Treasurer’s Race Suffering From Donor Fatigue

Talk to some of the hands working on the various campaigns for state treasurer and they’ll agree about one thing — that very few people in Louisiana know there’s an election underway and even fewer actually care.

Then go and sit a spell with the reporters covering the race. They might tell you how unexciting and bland the entire affair has been. (So far, at least.)

None of the candidates are political superstars. There aren’t any red-hot issues driving the election discourse. Complicating matters further, the race for treasurer is the only statewide throw-down on the Oct. 14 ballot, unless you want to count three proposed constitutional amendments.

Lonely, overlooked and a bit of a bore, the treasurer's race has become the redheaded stepchild of Louisiana politics this year.

So much so that even donors aren’t stroking checks like they usually do. Fatigue is one of the culprits. Associations, wealthy civic activists and corporate leaders have already suffered through a non-stop, three-year election cycle, from 2014 through 2016.

That extended cycle hosted the most expensive U.S. Senate race ever waged on Louisiana soil and the most costly election for governor in Louisiana history. Wrestling dollars from contributors in the shadow of all that has been a challenge for even the best fundraisers.

To put a finer point on it, high-profile GOP donors are noticeably holding back a bit. They’re confident that the next state treasurer is going to be a Republican — either former commissioner of administration Angele Davis of Baton Rouge, state Sen. Neil Riser of Columbia or former state Rep. John Schroder of Covington.

Some conservative donors have had a hard time drawing distinctions between the three leading candidates, which is to say they’ll be pleased no matter which contender wins. They don’t see a reason to spend money needlessly.

Donors also like to pick winners, but so do politicians, and a nod from the latter will most certainly bring in dollars from the former. Had some political heavyweights like U.S. Sen. John Kennedy or Gov. John Bel Edwards picked a horse in the race, contributions would have likely spiked.

It’s a trend, however, that cuts both ways. No-one wants donors to have outsized influence in an election. But on the other hand, without the cash to operate effective campaigns candidates face obstacles in getting their ideas in front of voters.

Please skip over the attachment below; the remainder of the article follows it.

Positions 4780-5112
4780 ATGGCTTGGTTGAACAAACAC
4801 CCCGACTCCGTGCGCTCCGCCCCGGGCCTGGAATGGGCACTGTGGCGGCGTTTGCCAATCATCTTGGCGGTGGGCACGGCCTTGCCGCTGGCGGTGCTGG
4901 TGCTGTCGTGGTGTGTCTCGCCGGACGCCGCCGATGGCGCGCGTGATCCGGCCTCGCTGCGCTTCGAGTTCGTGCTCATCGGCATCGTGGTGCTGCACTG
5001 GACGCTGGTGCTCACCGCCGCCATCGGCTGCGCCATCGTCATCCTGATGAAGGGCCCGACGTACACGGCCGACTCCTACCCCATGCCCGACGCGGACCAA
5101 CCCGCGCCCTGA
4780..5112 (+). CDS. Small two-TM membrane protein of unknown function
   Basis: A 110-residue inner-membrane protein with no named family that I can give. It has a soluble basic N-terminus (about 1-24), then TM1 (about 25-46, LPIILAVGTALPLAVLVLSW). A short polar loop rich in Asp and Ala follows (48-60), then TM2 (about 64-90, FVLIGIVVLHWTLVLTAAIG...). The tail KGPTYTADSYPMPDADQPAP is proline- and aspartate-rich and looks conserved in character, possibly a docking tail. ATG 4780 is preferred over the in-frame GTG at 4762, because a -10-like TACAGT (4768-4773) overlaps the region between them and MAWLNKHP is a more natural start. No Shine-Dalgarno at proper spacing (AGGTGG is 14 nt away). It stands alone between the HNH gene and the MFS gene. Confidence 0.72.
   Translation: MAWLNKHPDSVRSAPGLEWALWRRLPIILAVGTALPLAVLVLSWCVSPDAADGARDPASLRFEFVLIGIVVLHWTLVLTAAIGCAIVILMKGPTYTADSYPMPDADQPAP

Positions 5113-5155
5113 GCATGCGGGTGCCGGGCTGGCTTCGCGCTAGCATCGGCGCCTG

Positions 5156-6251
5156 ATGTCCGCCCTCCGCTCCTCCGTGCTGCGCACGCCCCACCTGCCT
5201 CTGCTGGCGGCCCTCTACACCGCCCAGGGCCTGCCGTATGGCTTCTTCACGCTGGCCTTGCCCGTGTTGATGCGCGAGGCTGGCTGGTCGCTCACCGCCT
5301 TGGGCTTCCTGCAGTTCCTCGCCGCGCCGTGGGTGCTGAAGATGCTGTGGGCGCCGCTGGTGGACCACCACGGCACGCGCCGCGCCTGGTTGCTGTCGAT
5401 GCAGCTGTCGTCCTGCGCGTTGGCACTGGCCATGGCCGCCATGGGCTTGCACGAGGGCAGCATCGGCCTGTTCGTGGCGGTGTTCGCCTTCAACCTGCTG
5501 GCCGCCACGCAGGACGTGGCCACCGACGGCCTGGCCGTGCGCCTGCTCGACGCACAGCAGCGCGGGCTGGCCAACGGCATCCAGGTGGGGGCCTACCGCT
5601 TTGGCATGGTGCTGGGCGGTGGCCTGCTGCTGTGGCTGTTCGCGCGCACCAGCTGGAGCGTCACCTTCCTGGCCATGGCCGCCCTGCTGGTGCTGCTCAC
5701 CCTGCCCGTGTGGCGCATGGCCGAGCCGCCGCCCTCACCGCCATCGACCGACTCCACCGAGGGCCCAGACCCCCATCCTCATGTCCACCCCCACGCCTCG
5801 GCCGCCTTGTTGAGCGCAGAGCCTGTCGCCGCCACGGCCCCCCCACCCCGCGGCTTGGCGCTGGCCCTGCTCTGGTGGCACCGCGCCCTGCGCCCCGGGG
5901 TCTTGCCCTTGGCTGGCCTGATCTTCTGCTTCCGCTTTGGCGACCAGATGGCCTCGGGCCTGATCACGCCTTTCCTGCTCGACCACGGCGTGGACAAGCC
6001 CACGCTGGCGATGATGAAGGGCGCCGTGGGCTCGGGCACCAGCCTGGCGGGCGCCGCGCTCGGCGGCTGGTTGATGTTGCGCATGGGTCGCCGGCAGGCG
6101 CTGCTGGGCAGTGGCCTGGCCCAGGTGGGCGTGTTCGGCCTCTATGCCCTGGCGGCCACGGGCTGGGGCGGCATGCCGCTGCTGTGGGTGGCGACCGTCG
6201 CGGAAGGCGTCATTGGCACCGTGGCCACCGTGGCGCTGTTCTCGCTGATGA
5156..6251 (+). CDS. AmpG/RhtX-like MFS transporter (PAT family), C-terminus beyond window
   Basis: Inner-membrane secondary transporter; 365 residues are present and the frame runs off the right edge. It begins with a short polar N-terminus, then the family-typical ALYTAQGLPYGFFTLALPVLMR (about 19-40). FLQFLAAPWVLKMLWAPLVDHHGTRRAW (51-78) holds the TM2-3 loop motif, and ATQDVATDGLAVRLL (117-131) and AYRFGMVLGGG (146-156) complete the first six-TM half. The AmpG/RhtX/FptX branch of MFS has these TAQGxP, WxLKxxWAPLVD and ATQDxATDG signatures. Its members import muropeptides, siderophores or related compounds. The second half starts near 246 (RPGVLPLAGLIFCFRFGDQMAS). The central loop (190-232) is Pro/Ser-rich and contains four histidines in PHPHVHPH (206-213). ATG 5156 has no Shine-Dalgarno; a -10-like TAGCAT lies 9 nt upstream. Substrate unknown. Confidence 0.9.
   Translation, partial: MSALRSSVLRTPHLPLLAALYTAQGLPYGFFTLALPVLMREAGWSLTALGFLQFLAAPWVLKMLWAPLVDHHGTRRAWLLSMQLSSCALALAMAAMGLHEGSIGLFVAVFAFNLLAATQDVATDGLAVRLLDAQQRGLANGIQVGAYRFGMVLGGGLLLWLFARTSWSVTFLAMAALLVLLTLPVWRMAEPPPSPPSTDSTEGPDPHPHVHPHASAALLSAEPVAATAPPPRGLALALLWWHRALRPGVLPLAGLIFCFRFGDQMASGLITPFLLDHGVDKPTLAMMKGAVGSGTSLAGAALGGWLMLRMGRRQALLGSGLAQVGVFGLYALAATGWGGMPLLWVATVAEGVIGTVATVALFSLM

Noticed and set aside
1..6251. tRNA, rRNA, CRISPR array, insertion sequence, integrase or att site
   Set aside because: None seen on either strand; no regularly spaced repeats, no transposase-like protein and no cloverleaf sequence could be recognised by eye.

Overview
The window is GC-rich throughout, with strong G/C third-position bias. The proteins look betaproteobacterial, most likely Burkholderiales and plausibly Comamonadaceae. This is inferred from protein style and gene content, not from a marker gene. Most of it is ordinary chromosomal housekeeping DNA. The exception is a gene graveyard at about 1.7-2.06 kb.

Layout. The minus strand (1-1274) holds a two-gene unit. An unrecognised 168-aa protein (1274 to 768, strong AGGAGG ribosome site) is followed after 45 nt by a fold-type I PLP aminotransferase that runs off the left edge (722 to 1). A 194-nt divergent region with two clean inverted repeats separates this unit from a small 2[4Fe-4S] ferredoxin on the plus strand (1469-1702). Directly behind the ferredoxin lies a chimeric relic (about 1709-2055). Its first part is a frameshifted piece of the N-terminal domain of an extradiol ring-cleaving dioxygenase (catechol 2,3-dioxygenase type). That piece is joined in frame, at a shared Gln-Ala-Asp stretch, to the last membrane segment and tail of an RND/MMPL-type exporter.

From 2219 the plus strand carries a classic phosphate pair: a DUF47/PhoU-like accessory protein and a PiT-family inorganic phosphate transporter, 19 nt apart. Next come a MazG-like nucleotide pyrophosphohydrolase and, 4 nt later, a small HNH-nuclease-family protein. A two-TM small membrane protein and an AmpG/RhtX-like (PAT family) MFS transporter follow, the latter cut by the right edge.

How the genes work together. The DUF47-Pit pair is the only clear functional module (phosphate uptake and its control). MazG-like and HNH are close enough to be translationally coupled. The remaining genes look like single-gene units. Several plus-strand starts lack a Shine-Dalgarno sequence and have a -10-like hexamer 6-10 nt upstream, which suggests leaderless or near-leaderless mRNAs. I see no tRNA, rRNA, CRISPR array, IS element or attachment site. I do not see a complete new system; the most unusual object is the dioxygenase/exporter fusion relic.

Direct mail costs money. Radio and television spots cost money. Staffs and data and signs all cost money. Especially in a statewide election.

Maybe more donor activity would have generated actual interest in this race. That could have, in turn, convinced television stations to host a live exchange. As of this week there are no televised debates or forums scheduled, but you can still hear from the candidates in their TV and radio advertisements.

Schroder has more dough than his opposition to do that kind of outreach — about $614,000 as of a week and a half ago. Schroder was also his own largest donor, injecting $186,000 of personal cash into his campaign account.

Through mid-September, his campaign had made only $256,000 in expenditures. The rest of Schroder’s money is probably being spent as you read this column, as part of a last-minute TV splash aimed at capturing the imagination of voters. Davis had $354,000 available for spending in her campaign kitty, as of the latest campaign finance reports, to Riser’s $145,000 in cash on hand.

Meanwhile, New Orleans attorney Derrick Edwards, the lone Democrat in the field, raised just $6,500 during the last reporting period and had $666 in his coffers. If Edwards makes the runoff, his campaign will become the most cost-affordable statewide bid launched in recent history. As a novice candidate he’s on his own, and it didn’t help that he failed to gain the support of the Louisiana Democratic Party.

This lack of a consolidated front on the left has created a strange-bedfellows landscape where conservatives like Riser and Schroder are spending money with Democratic-leaning organizations that specialize in get-out-the-vote efforts. Without influential donors and important personalities from the Democratic ranks taking a stand, the door for such alliances has been kicked open.